The Carlisle Mosquito Online

Friday, July 14, 2000


Carlisle Presents Awards to Three Special Citizens for the Year 2000 Most honored: Pete and Kate Simonds

What follows is the text of the speech given by Howard Hensleigh at the July 4 festivities.

We are gathered here today on the Green for a special occasion, one that occurs every year on the birthday of the country, now 224 years old, and on a spot where our Minutemen gathered more than a year earlier to march down Estabrook Trail to the Old North Bridge. We pay tribute to those patriots who did their part to bring this country into being. Our immediate occasion today is to honor those who, through the succeeding decades, have continued to serve our country at the grassroots level to make Carlisle the place we love to call home. This prestigious acknowledgment of community service is our Most Honored Citizen Award.

This year as last, we honor two citizens. Both have played key roles in our town government. They both have accomplishments that reach beyond Carlisle, but our emphasis today is on what they did here to help form the community we now enjoy.

One was born in the Commonwealth of Virginia where she grew up and attended public schools. Her father was president of Newport News Shipbuilding Company. As a teenager, she christened several ships that helped win World War II. Her introduction to Massachusetts was to continue her education at Dana Hall in Wellesley, then on to Vassar where she majored in physics. As a young lady, she mastered the bulky computers at the National Security Agency in the Washington D. C. area to break foreign codes. She came to Carlisle 42 years ago and began her career of community service. Here are a few examples.

One item in which we have a vital interest is our health services. She had a part in the establishment of the excellent services we enjoy here today. She served as a volunteer at Emerson Hospital where her organizational abilities were soon recognized. She served on the board of directors for 23 years and, during a portion of that time, as chairman of the board.

When in doubt at Town Meeting as to how to vote on a thorny issue, you "go with the finance committee." She served on that committee from 1979 to 1984, several years as its chairman. She was elected to the board of selectmen where she served from 1984 to 1987, serving the last year as chairman. During this period, our selectmen withstood an onslaught of tape-recorded meetings and requests for the attorney general to investigate and outlaw everything we attempted to do. She admirably carried out her duties under fire and should be awarded the purple heart for this service.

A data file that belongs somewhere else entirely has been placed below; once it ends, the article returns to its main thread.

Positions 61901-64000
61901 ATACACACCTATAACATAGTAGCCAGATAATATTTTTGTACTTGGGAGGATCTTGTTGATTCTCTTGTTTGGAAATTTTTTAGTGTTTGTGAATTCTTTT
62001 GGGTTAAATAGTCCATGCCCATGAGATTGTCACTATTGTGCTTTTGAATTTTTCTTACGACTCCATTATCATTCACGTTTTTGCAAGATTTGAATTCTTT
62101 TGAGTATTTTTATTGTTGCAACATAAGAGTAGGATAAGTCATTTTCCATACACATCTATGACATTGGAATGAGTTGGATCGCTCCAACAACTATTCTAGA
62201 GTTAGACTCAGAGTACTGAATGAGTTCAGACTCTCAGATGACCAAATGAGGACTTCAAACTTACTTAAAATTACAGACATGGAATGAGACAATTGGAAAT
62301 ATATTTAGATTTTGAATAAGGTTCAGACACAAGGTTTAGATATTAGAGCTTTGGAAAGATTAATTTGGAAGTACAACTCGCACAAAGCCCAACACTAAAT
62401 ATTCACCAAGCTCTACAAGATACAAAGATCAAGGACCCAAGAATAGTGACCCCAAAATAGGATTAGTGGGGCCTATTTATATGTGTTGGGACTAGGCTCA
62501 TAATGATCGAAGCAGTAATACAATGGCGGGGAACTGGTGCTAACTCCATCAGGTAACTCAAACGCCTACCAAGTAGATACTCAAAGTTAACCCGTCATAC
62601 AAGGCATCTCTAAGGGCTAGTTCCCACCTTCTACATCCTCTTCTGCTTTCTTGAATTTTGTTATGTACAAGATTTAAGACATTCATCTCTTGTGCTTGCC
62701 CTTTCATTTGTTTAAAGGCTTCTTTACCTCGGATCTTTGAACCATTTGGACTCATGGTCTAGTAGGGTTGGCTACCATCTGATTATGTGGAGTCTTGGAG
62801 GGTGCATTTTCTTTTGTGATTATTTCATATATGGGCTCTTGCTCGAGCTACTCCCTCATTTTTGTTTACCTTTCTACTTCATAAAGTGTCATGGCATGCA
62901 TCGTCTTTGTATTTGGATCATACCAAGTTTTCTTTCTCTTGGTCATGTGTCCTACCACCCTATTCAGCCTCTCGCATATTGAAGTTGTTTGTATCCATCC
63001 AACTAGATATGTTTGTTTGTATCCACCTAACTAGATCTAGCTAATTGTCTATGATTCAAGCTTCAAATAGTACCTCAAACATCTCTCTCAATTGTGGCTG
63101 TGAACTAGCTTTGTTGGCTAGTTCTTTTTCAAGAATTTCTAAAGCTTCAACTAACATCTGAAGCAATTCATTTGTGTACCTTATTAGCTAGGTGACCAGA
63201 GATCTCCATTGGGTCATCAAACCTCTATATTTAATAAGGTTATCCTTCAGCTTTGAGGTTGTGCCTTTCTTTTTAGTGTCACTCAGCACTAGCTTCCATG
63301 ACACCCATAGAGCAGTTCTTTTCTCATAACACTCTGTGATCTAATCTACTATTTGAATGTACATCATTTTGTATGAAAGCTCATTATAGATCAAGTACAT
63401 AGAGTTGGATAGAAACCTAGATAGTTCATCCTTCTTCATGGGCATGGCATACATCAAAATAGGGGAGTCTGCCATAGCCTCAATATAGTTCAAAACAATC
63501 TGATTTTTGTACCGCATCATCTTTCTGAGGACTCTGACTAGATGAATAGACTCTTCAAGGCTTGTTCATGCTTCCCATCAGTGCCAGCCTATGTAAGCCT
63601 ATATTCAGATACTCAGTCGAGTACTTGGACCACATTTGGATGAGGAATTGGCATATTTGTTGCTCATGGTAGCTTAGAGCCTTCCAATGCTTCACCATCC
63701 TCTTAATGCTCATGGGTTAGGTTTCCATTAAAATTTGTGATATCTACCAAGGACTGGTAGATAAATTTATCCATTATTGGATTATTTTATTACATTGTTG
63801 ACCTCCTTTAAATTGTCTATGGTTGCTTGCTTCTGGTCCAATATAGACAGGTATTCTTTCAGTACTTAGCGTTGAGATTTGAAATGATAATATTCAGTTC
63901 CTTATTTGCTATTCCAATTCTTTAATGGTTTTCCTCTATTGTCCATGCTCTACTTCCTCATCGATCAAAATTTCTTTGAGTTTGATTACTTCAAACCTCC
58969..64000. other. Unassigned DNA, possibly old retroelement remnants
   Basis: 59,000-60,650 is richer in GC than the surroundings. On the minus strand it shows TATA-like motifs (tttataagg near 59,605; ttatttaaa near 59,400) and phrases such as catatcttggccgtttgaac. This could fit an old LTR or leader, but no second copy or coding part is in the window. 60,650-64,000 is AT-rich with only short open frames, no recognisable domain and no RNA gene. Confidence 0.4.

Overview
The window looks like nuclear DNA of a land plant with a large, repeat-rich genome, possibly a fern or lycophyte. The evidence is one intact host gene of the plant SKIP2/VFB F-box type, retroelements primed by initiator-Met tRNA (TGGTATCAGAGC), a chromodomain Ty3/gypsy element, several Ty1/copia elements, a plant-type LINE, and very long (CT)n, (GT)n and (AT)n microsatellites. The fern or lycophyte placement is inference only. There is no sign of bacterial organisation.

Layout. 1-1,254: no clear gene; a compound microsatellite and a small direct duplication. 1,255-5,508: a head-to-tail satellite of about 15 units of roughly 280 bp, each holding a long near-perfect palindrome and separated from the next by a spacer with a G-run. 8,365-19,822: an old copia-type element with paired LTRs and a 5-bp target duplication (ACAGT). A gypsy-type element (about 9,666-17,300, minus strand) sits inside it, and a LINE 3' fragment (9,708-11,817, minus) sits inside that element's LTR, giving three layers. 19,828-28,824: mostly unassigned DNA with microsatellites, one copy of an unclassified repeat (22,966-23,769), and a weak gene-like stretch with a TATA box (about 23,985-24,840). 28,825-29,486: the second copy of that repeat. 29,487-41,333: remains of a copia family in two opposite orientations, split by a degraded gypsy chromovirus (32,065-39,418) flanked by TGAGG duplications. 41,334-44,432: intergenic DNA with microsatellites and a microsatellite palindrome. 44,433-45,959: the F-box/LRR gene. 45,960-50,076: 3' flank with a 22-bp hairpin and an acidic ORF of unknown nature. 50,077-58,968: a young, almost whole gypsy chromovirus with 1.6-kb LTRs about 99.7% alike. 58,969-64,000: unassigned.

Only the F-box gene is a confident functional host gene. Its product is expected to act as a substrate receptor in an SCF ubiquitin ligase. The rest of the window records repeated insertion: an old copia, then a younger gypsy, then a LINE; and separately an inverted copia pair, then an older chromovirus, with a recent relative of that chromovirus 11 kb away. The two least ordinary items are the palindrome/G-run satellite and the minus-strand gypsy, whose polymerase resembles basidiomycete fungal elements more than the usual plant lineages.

She is versatile. Her interest in the theater stems from her high school days where she starred in several productions. She is warmly remembered in Carlisle as the author of "Funny Business in the Bureau" and as script coordinator of "The Plural of Spouse is Spice" performed here respectively, in 1978 and 1976, both for the benefit of Emerson Hospital. These successful productions resulted in her being drafted as script coordinator for "When You're Over the Hill, You Pick Up Speed," performed in 1982 for the benefit of the elderly housing community room, later named the Sleeper Community Room in honor of the late Edna Sleeper, who was also a recipient of this award.

The other person we name as the Most Honored Citizen was born in Boston. He attended public schools there and in Belmont where he played football and was a member of the crew. He attended Princeton where he continued his athletic activities. He was admitted to the Harvard Law School where he found his calling, graduating cum laude in 1955. After graduation, he joined the respected Boston law firm of Goodwin, Procter & Hoar and soon became a partner. He served in leadership positions in that firm for over 40 years. He was a member of the management committee, the executive committee and chaired the litigation department of that firm. If we were to pay him his hourly rate for his many hours of service to this community, we would owe him a fortune.

He was elected town moderator in 1967, succeeding Guy Clark, also a recipient of the Most Honored Citizen Award. He conducted 33 Annual Town Meetings and 48 Special Town Meetings, including a Saturday morning session in 1972. He was always prepared and got around to talk with those who had items on the Warrant so that he understood the gist of the debate, if there was to be one. He realized that most of us, as he, liked the town the way it was, without change. He understood the time-honored saying, "The last one in wants to shut the gate." He also realized that change is inevitable and presided over the meetings that shaped the town to the satisfaction of the majority (sometimes a two-thirds majority) of those attending Town Meetings. He made sure that our town business was handled properly for 33 years. During his term as moderator, the town grew from just under 2,000 to just under 5,000.